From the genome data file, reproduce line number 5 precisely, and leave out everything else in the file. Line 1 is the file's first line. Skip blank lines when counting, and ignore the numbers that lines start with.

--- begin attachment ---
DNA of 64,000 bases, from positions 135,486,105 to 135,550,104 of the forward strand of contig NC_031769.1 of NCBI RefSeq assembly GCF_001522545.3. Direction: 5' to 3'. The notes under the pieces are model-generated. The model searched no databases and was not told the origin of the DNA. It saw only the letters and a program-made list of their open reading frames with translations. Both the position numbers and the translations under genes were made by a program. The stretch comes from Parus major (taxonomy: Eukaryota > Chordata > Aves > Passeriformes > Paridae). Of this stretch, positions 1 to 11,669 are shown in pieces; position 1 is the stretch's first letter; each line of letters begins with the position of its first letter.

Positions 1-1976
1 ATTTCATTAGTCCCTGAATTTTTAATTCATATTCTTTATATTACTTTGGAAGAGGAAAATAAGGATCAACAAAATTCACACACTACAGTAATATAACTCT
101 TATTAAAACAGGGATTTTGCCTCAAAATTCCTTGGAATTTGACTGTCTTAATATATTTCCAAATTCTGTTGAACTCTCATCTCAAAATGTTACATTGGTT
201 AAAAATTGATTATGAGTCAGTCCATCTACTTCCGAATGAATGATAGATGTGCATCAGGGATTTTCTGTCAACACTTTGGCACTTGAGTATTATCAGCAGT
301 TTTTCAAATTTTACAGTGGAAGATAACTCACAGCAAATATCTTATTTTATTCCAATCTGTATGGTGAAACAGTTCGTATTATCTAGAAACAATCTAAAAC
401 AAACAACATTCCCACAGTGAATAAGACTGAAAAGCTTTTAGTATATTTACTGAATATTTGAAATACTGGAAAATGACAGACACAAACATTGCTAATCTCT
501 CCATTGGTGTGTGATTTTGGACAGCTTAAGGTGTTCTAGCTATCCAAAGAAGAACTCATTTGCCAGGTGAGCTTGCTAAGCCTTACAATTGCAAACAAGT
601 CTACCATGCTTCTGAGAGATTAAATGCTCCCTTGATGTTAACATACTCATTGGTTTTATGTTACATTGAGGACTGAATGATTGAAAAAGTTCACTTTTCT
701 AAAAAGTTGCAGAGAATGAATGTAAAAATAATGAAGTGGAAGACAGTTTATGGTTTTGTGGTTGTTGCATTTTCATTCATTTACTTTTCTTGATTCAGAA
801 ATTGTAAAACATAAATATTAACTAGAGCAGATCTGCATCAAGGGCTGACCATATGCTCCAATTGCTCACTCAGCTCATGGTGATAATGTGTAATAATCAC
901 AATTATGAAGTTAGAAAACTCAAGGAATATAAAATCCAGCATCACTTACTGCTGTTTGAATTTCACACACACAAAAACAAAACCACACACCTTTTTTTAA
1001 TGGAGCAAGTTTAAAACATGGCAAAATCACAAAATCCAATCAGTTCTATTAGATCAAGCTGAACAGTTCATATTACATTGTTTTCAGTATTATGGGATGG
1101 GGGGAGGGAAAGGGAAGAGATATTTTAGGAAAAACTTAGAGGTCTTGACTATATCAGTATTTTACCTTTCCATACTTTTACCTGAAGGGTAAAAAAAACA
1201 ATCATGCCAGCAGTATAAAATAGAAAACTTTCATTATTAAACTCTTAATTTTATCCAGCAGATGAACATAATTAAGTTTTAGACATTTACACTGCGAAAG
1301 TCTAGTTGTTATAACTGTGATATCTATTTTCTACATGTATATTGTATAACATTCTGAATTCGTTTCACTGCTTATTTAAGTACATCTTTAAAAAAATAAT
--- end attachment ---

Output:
201 AAAAATTGATTATGAGTCAGTCCATCTACTTCCGAATGAATGATAGATGTGCATCAGGGATTTTCTGTCAACACTTTGGCACTTGAGTATTATCAGCAGT